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    As a full-time remote worker, working on an all remote dev team, in an engineering organization thats about 75% remote wf-home, this is a pretty good article, capturing a lot of good advice.

    I’ve often read that fully remote only works if everyone is remote

    Not everyone has to be remote “wf-home.” Instead, those in an office must consider themselves to be remote workers as well whom happen to be remote “wf-office.”

    In other words, unless everyone considers themselves to be remote (regardless if their actual physical location)—and this is easy when remote “wf-office” is the minority—its too easy to have conversations without involving the other relevant parties. You can’t stop people from talking in an office, but you can promote a culture where a deep, and meaningful conversation gets paused and brought up in a team setting instead.

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      Culture makes and breaks co-located work too!

      I’ve discussed this a little with people from Automattic, Zapier, Buffer, etc. There are a lot of advantages to remote work. However, it’s an obsession for these companies. That’s what makes it work. I’m not against partial-remote organizations, but it still needs to be an obsession. It’s hard to do one. Really hard to do both.

      One other key thing - Take a look at the career pages for these companies. They usually show employees all getting together in Austin or Costa Rica or somewhere. Part of making remote work work is also getting together regularly. You come together every few months, thrash everything out, then break out into your remote again. So face to face is still a valuable component of these models.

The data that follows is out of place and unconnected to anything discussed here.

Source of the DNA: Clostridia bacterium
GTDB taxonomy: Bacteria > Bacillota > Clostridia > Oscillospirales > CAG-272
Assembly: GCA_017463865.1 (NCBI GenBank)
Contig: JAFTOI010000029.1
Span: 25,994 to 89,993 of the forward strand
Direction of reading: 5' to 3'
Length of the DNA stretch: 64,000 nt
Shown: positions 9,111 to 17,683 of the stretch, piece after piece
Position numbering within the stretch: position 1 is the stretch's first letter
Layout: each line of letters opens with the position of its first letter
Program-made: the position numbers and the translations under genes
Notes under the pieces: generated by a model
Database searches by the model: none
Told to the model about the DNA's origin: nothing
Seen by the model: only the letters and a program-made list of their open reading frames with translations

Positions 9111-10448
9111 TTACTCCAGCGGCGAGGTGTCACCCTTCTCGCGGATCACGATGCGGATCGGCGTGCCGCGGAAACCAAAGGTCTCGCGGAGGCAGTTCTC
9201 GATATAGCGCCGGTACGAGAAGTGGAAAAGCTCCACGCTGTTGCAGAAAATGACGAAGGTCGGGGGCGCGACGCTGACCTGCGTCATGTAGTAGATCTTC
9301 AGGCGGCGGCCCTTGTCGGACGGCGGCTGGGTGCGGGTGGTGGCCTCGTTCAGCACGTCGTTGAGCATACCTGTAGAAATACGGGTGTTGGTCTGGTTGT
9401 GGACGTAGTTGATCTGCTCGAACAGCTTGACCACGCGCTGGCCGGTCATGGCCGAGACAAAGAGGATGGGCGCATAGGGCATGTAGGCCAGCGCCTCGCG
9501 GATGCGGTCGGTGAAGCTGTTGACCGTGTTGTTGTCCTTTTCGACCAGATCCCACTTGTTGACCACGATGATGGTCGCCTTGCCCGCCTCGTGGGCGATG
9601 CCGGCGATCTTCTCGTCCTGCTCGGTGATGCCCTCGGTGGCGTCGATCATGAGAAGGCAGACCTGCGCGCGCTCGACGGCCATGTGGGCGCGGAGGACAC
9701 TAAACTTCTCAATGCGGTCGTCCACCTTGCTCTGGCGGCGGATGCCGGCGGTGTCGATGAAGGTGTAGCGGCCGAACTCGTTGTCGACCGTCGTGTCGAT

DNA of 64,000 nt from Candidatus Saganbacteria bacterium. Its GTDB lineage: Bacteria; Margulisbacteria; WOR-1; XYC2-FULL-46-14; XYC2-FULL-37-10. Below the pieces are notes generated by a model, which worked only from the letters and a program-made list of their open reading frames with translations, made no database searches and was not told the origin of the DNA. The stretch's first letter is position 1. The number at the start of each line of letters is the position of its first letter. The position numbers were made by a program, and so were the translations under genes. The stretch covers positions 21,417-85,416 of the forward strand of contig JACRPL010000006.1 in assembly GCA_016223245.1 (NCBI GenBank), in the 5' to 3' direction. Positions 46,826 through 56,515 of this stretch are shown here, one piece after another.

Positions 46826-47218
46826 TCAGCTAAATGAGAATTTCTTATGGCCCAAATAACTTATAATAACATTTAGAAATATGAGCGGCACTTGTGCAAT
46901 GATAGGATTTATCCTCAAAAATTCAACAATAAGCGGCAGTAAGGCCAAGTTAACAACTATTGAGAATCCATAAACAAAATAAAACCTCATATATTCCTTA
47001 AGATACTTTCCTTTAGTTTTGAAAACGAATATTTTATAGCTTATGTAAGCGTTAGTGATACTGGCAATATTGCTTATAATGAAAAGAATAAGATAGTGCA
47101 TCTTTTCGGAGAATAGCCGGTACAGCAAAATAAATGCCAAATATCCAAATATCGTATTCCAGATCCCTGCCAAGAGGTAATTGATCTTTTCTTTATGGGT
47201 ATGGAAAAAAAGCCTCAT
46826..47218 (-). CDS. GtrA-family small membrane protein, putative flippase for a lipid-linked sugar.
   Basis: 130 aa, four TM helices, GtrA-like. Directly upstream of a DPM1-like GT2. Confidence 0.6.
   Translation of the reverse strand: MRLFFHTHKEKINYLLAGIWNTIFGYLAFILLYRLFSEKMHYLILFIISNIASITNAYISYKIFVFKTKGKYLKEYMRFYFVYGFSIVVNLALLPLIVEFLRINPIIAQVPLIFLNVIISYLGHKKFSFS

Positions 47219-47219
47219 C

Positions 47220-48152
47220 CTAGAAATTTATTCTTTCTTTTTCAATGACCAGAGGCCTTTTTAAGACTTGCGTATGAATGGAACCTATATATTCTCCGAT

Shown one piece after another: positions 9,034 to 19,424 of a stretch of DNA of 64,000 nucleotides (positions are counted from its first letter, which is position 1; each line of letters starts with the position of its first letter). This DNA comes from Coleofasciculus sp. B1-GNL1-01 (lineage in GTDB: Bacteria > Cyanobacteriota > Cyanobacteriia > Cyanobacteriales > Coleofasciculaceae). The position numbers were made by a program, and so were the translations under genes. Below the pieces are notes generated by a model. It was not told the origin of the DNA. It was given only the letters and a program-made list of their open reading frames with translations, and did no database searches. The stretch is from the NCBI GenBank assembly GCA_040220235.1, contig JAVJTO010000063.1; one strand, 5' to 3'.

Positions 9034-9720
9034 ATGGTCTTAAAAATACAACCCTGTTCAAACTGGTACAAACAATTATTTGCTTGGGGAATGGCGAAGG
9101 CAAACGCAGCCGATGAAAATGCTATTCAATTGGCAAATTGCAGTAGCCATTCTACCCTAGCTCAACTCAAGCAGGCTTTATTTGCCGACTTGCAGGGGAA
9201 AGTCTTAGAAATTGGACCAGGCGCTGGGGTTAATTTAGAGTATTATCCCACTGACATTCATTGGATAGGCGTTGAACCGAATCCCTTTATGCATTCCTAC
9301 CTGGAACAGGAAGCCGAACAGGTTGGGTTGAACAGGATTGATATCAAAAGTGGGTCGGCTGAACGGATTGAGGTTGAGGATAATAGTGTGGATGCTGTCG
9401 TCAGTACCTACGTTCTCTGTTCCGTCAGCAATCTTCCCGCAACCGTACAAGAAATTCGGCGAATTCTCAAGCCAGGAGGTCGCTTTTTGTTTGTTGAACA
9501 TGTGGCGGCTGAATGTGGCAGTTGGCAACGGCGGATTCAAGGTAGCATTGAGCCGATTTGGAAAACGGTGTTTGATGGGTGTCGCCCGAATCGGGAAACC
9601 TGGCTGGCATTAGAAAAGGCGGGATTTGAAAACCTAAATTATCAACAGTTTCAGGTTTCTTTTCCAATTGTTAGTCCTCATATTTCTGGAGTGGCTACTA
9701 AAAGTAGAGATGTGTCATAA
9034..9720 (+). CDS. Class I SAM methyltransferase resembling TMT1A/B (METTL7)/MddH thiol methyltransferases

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        Some very good points in the article. Google Drive apps like sheets and docs are great–realtime collaboration for planning a project. From experience, there does need to be a significant overlap where everyone is around. Conf calls can be useful as well. I have a Cisco IP phone with a US phone number. I’ve tried other options, but the traditional office phone works best (Cisco has really good voice quality, which isn’t tree of the other options I tried). Also, a department gathering once a year or so is really quite useful. You can learn so much about your coworkers by just spending an hour with them. It can be expensive with a widely dispersed team, but it really helps.